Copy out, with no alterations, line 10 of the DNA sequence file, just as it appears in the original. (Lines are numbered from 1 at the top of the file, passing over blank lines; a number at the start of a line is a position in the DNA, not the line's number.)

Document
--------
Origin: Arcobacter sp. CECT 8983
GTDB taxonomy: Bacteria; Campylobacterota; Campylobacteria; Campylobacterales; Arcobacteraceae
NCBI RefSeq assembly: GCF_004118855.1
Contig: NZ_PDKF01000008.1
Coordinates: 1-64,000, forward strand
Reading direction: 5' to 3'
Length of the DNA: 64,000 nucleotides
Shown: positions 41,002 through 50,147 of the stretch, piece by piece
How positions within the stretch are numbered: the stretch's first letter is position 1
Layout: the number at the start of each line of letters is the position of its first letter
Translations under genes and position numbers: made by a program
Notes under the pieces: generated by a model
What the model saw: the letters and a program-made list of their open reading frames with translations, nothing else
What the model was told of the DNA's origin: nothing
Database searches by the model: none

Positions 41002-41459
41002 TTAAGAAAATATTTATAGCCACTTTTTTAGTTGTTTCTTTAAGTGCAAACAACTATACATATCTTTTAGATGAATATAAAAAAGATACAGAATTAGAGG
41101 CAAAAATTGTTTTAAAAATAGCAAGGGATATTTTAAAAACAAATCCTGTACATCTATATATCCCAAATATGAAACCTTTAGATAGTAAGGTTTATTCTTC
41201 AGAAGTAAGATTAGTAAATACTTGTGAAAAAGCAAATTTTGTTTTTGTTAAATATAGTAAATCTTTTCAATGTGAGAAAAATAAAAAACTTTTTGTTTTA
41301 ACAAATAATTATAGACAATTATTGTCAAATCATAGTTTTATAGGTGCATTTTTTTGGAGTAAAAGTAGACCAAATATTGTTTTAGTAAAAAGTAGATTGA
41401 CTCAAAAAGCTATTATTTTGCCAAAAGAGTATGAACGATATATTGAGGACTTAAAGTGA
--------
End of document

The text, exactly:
Layout: the number at the start of each line of letters is the position of its first letter